Special Note: Members of the group who reported to PMA on April 1940 as Class 1944 were:: Felix R.Bernal, (FNU) Briosos, Marcelino Escalona, Pablo Ignacio, Vicente H. Lim Jr., (FNU)Loren, Sergio C. Molano,Vicente O.Orat, (FNU) Rapista, Edmundo DeLos Reyes, Jose Rodriguez, Samson T. Sabalones, Santos G. Dizon, (FNU) Santos, Rafael Tadeo, William Veto.
Reasons for their departure and return were: they either had formerly resigned, or were turned back, or was in USMA, or USNA, or suffered injury as a cadet, or left for personal reasons or was disabled, and was a POW in WW-II.
This class, however, did not just fade away quietly. It left an indelible mark in history, not only etched in the marble monuments of pantheons of heroes, but in the stout hearts of free men who believe that patriotism is never enough unless everyone no longer have ridden hate or bitterness in their hearts.
They learned that in World War II, where their fellow cavaliers offered themselves in the altar of freedom, and in the Korean War where one of them, Cavalier Jose M. Artiaga, during lonely winter battle bravely stood against overwhelming numbers in the face of the surging ( fanatical Chinese affiliates) of the North Korea with unparalleled valor and gallantry.
This class – composed of seasoned war veterans have learned to strive for peace with honor. They relentlessly demanded from the U.S. government what was due them for their active and honorable military service to Uncle Sam.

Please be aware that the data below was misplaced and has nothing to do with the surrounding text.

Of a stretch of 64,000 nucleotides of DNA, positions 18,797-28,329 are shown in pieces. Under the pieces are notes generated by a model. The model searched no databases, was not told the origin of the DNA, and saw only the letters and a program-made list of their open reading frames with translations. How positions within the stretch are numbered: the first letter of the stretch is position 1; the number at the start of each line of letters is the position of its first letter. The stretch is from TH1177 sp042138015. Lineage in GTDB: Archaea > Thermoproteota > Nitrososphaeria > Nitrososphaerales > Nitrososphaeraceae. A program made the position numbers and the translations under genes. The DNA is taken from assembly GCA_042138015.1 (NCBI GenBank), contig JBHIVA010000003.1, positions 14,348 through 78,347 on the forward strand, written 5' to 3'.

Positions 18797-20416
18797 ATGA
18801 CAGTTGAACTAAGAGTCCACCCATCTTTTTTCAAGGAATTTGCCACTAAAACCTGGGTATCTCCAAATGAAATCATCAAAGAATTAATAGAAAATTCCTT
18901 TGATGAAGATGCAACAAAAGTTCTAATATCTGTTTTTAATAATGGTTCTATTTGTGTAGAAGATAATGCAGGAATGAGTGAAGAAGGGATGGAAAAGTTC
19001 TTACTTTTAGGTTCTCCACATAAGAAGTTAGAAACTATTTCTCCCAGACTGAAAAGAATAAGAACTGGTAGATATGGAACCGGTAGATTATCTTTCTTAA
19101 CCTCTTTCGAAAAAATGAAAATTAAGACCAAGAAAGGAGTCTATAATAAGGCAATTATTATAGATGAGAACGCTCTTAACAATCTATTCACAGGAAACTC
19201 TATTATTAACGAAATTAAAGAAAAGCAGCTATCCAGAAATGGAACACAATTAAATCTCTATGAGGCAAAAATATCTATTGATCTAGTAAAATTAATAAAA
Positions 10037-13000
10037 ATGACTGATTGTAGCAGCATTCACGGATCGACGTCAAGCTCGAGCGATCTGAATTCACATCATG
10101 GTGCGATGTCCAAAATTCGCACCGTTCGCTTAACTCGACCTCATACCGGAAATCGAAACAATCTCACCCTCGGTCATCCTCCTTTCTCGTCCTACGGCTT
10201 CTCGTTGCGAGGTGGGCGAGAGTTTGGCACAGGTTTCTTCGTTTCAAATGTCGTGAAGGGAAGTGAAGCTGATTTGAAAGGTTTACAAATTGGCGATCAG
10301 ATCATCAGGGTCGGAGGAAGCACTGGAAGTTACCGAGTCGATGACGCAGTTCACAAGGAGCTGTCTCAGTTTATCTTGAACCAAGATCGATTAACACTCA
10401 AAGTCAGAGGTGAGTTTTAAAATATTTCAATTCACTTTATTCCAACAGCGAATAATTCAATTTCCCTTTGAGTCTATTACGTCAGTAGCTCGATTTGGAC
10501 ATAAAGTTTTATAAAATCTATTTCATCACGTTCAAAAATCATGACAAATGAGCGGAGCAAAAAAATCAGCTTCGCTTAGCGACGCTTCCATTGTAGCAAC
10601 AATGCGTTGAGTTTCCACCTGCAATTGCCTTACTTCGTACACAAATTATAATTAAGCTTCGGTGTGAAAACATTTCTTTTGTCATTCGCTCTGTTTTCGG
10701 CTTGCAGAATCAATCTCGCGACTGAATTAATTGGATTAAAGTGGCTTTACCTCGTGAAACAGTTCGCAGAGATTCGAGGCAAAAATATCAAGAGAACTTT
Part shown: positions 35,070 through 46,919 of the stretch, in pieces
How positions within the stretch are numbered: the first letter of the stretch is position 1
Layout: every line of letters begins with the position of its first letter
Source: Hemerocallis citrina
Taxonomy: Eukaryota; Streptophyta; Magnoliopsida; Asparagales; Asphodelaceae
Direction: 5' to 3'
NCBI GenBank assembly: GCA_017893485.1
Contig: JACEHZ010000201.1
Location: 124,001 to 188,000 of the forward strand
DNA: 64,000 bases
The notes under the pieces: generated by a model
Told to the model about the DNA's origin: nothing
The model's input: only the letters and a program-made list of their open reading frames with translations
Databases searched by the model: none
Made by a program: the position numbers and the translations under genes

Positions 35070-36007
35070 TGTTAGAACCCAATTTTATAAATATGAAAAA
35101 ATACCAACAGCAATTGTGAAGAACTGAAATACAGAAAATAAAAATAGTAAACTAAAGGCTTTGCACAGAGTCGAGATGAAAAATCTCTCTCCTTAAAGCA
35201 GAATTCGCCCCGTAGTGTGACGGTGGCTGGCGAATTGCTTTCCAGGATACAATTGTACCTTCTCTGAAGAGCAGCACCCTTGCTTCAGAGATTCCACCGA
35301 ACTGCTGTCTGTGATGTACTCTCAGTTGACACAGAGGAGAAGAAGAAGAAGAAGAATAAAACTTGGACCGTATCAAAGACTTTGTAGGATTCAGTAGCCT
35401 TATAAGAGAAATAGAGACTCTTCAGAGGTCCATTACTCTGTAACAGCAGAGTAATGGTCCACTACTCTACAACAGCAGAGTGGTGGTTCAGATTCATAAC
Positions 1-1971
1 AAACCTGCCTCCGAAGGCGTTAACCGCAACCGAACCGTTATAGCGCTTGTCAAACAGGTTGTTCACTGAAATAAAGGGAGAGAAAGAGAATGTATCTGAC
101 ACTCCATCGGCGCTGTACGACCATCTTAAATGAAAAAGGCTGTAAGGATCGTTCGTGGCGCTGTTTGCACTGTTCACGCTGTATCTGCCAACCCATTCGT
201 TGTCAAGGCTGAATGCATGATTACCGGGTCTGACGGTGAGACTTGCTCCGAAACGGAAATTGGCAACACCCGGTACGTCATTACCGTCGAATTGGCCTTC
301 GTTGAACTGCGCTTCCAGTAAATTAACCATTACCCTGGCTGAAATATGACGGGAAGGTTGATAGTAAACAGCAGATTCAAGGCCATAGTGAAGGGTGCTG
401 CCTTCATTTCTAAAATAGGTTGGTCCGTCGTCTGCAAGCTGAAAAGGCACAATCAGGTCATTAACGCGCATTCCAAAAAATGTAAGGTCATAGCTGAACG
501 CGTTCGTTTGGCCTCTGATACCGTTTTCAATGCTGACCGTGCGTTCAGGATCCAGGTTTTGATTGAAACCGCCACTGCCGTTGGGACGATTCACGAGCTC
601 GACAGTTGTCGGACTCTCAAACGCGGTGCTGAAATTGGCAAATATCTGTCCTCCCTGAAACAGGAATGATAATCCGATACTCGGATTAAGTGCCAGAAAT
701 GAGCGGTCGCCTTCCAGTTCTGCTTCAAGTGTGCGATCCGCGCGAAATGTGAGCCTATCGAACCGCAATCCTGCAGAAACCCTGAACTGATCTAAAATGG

To them, it was not the value of dollars and cents, but a question of dignity and honor denied. Many of them perished bare and naked of their rightful compensation and benefits from the U.S. that misled and deceived them. Albeit, they persevered. They know that justice and fairness would prevail in the end.
They prayed and hoped to see relief from distress in God’s peaceful ways. “In la sua voluntade e’ nostra pace” (In His will is peace comformable with divine law.)
In the late 1980s the US rejected my father’s immigration application as veteran. I don’t recall what it is now. It wasn’t the money or benefits. But what visibly bothered him was that it didn’t allow him to get a visa to attend the first vows of my sister as a Maryknoll nun in New York.
Shortly after he passed away in 1991, we received a letter from the US Immigration and Naturalization Service for him to report to the Embassy in Manila for the processing of his citizenship papers. The letter came complete with a reviewer with questions and answers about American history, culture and society that may be asked during the interview.
Many considered it a missed opportunity. But I’m sure he’s in a infinitely better place than the US of A.